The changes have grabbed the headlines. Some higher-rate taxpayers who have incomes of less than the levels at which the changes operate may even mistakenly believe the changes apply to them. Their advisers will, of course, reassure them that they are, at the moment, unaffected.
Regardless of this, what these changes have done is raised awareness of, and generated increasing anxiety over, taxation and its impact. This will increase the desire to do something about it, even in those who are not caught by the newly proposed changes. There’s definitely something about “50 per cent”, for example, that is more capable of causing outrage than 40 per cent – and that is also obviously true of 60 per cent.
There is also the point that there is widespread understanding of the economic fact of life that, with such a huge public sector debt, the Government, for some years, will find it necessary to spend less and gather in more. There has already been a serious breach of trust with the electorate in imposing the 50 per cent tax rate so most are contemplating even more tax rises in the future.
Many consider that the huge disparity between the top (future) income tax rate of 50 per cent and the 18 per cent rate of CGT may give rise to increased scrutiny of perceived avoidance arrangements. At the very least, official attention may be turned to schemes that purport to turn real or natural income (otherwise subject to income tax generally at between 20-50 per cent) into gains subject to 18 per cent capital gains tax. As things stand, though, from a pure tax planning standpoint, the receipt of return as a capital gain looks (and has done so for some time since the introduction of the 18 per cent flat CGT rate) like something well worth having.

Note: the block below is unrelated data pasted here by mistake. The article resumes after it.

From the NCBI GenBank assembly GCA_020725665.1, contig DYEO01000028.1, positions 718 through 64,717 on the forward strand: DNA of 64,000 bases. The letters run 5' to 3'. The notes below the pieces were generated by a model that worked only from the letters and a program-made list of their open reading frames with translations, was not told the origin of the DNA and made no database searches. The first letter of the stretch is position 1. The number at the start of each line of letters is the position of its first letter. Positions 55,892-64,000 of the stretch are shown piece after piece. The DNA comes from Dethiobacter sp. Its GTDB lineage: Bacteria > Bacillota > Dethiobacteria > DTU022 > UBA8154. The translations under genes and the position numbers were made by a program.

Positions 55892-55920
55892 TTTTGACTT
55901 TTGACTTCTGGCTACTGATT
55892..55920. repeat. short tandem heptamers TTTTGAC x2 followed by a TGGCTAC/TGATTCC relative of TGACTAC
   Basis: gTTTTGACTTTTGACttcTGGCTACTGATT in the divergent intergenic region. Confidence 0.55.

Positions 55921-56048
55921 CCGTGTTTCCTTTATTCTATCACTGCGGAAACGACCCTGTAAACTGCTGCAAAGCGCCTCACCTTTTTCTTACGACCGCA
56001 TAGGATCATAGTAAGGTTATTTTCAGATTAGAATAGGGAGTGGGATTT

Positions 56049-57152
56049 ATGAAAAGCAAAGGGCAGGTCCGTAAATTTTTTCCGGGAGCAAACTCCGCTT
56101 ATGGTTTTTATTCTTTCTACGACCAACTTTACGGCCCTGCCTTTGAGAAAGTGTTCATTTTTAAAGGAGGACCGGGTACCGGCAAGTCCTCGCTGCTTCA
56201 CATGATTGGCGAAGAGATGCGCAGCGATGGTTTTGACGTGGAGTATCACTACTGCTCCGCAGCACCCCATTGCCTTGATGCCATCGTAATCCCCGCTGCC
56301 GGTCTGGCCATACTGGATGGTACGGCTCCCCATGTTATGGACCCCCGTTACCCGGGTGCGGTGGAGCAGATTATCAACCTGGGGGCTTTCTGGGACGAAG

The problem here though is that, aside from some of the cleverer product structures that perform the “tax alchemy” referred to above, reliance on growth-oriented assets (especially given the massive levels of volatility experienced recently) generally introduces a higher level of risk.
The Credit Suisse global investment review and the Barclays equity gilt report both point to the importance of reinvested dividends in making the case for equities over the long run.
Product wrappers that are tax-appropriate for accruing capital gains may not be so appropriate for holding and reinvesting yield.
At the most superficial level, capital growth will fare well in a collective and reinvested dividends in an insurance product – remember, dividends received by UK companies from UK companies do not suffer tax at the corporate level.
Understanding the relative merits of insurance-based investment bonds and collectives (UK and offshore), especially for the higher levels of investment, will be critically important. This will be especially so for those high- earners with potentially substantial sums to invest who may be less inclined to invest them into a registered pension if relief on input is restricted to 20 per cent while tax on a fair part of the output (the income that is) could be at 40 per cent or 50 per cent.
Of course, some relief on the way in and a tax-free fund are both attractive but less so than when relief on the way in was at the higher rate and even less so with the fear that tax on the benefits received may be even higher in the future.
If one is to choose a different wrapper for one’s retirement planning investments, then projections based on appropriate assumptions will definitely need to be made and understood before any decision is made.
But the attractions of non-pension wrappers (even though they may offer no tax relief on the investment made) may seem even greater if the cost of forgoing pension (in the shape of reduced tax relief on input) has fallen.
The attractions I refer to are ready access to cash, benefits in cash, possible greater capacity for longer-term IHT planning and, in the case of Isas, no tax on emerging benefits, however they may be taken. Even non-Isa pension wrappers offer, under the current law, capacity to plan to minimise or avoid tax on benefit removal – and without the compulsion to take a significant part of the benefits in the form of an income.